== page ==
Once Upon A Legend

Published 9 years ago

It was in 1966 in Dahomey, old Benin. A little girl is standing under the glare of heavy spotlights at the Palais des Congrès de Cotonou, the majestic parliament building in the heart of the tiny West African country’s largest city.

She is only six and her slender legs sway and shake. Moments earlier, her mother, the theatre company director, had hurried her on to the stage. Her daughter was the only one who could fit into the sick soloist’s costume.

On stage, still shaking, the little girl forces the audience into laughter – they think it’s part of the program. She reads this as approval, she is the comedienne at home, and finds the courage to begin the song Atcha Houn. Her audience responds with shock and awe, the first of many apt reactions Angélique Kidjo’s voice would receive in her long and illustrious career.


Today, the 54-year-old songstress is radiant with confidence. After the death of her father, a photographer with progressive ideas, she began to return to her memories of the days before her award-winning music career. The memories, put to paper, became her seminal autobiography, Spirit Rising, released early last year. She  remembers her childhood as particularly happy and adventurous.

“I was a little girl, always running and jumping around our courtyard on skinny legs,” she says.

Kidjo grew up with music all around her. Her mother’s first love, traditional Beninoise musical theatre, ended when she was nine. However, soon after, the family took on another musical project investing in a number of Western style musical instruments in an ambitious plan to groom their seven sons into a homegrown version of the Jackson 5.

She, brimming with curiosity, wanted to be a part of this new sound.


“After school instead of homework, I would stand in front of the kick-drum with my arms crossed and listen in awe as they rehearsed Get Ready by the Temptations in our little lounge.”

Soon, she was joining her brothers performing at a little bungalow bar on the Cotonou lagoon while still a schoolgirl. Her father would only let her perform two songs but it was something Kidjo looked forward to each time.

“Around midnight, my father would come to my bedroom I shared with my sister Mireille, to wake me. I was too excited to sleep, but I would pretend, holding my songbook and lying very still so I wouldn’t wrinkle my dress. I wore the same purple dress every time. My mother made it from fabric she used to sell…my father put his hand on my shoulder and gently shook me, telling me it was time to go.”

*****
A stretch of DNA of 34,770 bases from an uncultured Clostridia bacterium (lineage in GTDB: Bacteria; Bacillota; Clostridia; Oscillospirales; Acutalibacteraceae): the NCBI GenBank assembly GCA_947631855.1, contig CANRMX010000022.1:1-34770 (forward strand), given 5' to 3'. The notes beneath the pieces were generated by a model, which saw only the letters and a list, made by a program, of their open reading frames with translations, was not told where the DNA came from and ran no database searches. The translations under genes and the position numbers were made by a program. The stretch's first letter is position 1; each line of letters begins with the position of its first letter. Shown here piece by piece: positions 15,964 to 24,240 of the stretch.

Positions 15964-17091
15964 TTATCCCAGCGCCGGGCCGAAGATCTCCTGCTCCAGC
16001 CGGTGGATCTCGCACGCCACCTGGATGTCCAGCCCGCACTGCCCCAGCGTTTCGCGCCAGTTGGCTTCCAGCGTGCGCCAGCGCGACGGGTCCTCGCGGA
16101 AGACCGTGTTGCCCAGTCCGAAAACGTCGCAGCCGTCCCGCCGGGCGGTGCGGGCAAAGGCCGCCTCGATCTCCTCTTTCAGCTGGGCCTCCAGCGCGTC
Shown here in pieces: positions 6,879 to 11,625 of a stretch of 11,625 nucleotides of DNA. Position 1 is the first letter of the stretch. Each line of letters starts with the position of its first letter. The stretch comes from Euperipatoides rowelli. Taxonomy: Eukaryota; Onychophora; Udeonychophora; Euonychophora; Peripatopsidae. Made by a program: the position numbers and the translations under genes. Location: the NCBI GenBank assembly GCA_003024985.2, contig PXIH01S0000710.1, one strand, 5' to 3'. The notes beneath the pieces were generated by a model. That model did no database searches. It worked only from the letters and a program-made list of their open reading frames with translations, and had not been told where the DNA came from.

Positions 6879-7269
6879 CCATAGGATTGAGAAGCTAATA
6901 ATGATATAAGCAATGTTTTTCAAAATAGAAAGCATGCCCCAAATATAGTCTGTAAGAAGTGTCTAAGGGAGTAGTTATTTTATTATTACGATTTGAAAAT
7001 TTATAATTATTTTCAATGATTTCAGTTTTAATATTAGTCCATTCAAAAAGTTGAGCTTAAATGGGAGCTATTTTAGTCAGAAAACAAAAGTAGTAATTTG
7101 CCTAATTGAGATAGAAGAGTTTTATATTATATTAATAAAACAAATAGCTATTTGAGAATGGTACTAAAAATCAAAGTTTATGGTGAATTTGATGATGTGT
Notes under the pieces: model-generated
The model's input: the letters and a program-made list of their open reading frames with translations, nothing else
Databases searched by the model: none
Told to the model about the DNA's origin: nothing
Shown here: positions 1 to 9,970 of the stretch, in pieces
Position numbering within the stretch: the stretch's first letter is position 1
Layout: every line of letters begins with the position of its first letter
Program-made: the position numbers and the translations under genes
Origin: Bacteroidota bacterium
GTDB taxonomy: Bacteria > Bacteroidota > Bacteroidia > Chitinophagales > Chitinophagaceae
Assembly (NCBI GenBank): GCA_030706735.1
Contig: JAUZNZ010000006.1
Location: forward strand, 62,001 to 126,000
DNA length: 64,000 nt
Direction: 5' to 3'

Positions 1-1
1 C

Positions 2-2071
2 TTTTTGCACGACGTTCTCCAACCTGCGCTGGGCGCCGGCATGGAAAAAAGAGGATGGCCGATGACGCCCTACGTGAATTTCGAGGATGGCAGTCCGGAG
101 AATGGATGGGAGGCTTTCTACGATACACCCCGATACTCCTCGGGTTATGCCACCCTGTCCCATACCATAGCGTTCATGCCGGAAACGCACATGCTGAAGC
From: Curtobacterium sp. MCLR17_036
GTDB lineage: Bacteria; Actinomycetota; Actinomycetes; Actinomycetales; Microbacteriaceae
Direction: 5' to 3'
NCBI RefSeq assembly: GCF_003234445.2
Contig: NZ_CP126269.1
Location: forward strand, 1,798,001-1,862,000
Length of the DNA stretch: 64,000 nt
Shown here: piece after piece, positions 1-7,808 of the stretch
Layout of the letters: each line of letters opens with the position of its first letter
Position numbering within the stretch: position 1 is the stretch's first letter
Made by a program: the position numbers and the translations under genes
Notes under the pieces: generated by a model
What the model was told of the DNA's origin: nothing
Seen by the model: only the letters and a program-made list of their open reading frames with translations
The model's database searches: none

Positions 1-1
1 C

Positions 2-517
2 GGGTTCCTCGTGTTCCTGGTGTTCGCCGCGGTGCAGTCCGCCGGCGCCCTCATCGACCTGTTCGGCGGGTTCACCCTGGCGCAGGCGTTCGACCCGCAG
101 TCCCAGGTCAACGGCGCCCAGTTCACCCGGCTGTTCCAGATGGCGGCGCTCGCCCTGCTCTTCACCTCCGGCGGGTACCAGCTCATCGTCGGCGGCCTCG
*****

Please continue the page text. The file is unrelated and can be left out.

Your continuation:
Decades passed, and Kidjo’s passion for music and performance did not wane. Instead, it took her to the bustling streets of Paris. Speaking to FORBES WOMAN AFRICA on the phone from London, Kidjo says that she was unwilling to compromise as an artist if she chose to stay in her country.

“In Benin, before the coup d’etat, it was a very easy-going country…and then the communist regime arrived and everything changed. The good teachers fled the country and education began decaying and music was hit because it was not possible to write your own music if you weren’t talking about the communist regime and the people in power. It was one thing I didn’t want to do. So the only option I had was to leave, otherwise I was going to end up in jail.”

On September 11, 1983, a 23-year-old Kidjo arrived in France. It was a chilly introduction to the odd European climate.

“I learned very quickly that when the sun is shining in Europe, it doesn’t mean heat like in Africa, sometimes the sun is out and you freeze your butt, for real!” she laughs about those early days in Paris.


Those days, unlike her childhood, were a challenge. She was living with her older brother, who was also a student in the city. Both of them had very little to survive and she often did odd jobs to make ends meet. But Kidjo says her mind was made up, she was going to be the musician she wanted to be on her own terms at all costs.